86% in Yorkshire & the Humber leave life-changing decisions in the hands of strangers

86% of people in Yorkshire and the Humber are currently living with no control over important later-life decisions around their housing, assets, heath and care, according to a new report by SFE (Solicitors for the Elderly), the national organisation representing legal professionals such as Morrish Solicitors LLP specialising in helping people plan for later life.

The report reveals that whilst 39% of people in the region have a will in place to manage their affairs after death, only 7% have a lasting power of attorney (LPA) in place to safeguard their wishes in the event they are no longer able to make decisions for themselves, due to an accident or illness like dementia.

85% want a family member or friend to make important decisions on their behalf, in the event of illness or an accident. However, few are aware that without an LPA in place, their affairs, such as their finances, end-of-life wishes and health treatments, could be left in the hands of solicitors, social workers, doctors or the courts.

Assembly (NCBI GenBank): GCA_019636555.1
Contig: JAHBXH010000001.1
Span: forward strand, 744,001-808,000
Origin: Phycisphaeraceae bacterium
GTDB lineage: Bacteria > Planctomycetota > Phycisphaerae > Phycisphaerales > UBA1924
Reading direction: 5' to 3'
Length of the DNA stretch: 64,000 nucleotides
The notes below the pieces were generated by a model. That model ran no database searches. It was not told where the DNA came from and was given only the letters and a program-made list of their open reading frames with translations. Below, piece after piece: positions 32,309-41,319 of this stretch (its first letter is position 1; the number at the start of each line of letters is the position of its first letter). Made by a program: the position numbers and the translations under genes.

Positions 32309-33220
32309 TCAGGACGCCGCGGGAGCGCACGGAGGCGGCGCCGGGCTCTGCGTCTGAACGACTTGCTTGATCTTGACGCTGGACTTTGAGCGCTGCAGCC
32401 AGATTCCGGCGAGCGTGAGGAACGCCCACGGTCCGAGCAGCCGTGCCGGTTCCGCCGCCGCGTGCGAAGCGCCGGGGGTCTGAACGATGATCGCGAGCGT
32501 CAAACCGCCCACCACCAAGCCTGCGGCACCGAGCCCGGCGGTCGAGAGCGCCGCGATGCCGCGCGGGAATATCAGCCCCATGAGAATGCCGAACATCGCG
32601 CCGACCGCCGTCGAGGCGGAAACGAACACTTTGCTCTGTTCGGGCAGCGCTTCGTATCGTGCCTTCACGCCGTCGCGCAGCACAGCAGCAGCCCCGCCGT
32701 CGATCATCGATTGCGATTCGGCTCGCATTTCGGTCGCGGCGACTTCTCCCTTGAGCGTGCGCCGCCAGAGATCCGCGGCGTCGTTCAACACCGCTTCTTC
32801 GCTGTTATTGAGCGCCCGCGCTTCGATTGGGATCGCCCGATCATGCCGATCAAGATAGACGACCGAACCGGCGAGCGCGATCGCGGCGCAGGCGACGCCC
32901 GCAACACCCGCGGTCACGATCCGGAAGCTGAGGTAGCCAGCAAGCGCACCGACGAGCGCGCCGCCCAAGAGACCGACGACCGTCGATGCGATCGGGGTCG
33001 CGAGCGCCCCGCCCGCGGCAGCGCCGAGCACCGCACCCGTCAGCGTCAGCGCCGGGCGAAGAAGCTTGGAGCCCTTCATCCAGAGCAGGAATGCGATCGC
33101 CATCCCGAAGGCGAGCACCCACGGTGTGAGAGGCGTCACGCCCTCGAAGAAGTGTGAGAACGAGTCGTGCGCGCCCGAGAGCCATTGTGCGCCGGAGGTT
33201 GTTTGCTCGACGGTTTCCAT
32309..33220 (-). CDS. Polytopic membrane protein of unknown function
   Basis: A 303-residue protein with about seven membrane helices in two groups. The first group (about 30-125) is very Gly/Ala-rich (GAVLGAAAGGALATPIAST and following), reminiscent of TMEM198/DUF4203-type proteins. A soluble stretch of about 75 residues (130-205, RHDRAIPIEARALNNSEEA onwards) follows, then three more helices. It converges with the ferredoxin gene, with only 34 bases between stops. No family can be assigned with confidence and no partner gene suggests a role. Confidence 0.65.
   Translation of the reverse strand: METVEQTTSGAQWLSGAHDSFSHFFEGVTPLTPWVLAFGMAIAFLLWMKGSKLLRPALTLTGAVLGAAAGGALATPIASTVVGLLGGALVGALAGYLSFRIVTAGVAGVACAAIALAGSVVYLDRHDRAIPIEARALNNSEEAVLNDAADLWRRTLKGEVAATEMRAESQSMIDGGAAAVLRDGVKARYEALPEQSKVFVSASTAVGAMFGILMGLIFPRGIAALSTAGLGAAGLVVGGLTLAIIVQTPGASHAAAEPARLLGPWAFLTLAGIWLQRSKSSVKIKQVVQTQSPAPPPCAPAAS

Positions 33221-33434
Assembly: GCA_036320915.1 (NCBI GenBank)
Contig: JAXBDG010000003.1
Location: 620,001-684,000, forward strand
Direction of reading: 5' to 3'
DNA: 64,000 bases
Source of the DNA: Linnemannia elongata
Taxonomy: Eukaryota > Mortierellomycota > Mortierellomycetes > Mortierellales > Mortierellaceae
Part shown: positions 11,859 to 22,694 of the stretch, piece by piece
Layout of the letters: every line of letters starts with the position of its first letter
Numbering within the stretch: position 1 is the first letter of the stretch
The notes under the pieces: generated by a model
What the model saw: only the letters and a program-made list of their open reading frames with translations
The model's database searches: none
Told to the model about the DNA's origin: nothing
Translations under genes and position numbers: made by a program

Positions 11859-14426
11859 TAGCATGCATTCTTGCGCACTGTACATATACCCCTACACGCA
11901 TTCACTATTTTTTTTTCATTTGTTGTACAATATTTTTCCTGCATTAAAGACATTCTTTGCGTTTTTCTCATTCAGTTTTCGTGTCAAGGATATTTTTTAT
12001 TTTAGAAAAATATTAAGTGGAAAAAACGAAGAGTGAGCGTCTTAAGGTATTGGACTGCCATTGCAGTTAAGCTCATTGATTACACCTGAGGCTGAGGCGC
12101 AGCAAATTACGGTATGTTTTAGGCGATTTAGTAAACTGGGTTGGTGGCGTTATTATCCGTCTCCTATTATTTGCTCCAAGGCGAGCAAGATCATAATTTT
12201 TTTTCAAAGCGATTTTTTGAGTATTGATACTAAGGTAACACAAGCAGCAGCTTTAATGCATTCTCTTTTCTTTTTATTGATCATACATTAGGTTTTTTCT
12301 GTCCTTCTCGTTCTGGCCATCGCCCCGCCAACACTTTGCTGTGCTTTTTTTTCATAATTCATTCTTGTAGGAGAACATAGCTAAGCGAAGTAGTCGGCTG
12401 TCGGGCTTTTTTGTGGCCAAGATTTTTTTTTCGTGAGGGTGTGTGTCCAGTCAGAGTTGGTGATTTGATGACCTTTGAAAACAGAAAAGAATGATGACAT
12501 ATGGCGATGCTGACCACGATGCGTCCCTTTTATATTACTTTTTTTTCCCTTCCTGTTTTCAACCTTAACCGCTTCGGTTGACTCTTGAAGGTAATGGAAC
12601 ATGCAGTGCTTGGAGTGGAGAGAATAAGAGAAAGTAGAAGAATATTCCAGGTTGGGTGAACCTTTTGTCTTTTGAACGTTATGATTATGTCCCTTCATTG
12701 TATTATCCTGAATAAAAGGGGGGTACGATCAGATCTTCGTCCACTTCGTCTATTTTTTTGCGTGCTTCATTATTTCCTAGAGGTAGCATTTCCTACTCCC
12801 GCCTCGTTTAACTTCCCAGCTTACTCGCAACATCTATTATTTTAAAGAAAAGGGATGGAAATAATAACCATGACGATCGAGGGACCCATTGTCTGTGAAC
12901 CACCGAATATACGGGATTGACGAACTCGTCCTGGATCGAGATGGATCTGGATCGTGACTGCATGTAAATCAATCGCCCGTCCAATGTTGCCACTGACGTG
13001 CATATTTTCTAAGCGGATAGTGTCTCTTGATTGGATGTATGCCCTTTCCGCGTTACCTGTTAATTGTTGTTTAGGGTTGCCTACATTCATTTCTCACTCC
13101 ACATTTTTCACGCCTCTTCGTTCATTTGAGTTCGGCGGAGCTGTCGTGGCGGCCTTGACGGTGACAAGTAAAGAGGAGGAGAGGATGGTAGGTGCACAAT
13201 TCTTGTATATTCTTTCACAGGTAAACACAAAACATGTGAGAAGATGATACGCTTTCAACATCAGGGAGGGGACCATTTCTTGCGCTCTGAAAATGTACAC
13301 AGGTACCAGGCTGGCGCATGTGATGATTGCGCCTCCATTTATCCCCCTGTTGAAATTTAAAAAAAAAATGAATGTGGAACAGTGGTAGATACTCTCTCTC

Even the minority of people that have taken steps to plan ahead for later life may still be at risk, due to poor quality legal advice and invalid documents. 38% of the people with LPAs in place did not use experts or legal guidance, instead taking a gamble using online resources, non-legal advisers, or off-the-shelf kits.

Lakshmi Turner, Chief Executive of SFE, said: “Most people assume that if they suffer an illness or accident, their next of kin will be responsible for vital decisions. The reality is starkly different – loved ones may not be able to make a decision on your behalf unless you have an LPA in place.

An LPA is by far the most powerful and important legal document an individual can have. If you have children, own a home, or have views on your preferred health treatment, we urge you to go to an expert to get the right advice.”

SFE is an independent, national organisation of professionals, such as solicitors, barristers, and chartered legal executives, committed to providing the highest quality of legal advice for older and vulnerable people, their families and carers. To download the report ‘Who will decide for you when you can’t?’, go to

For more information about how Morrish Solicitors can help you make your Lasting Powers of Attorney, please call 0333 3449600 and ask for Tom or Monika at our Yeadon office, or Charlotte or James at our Pudsey office, or email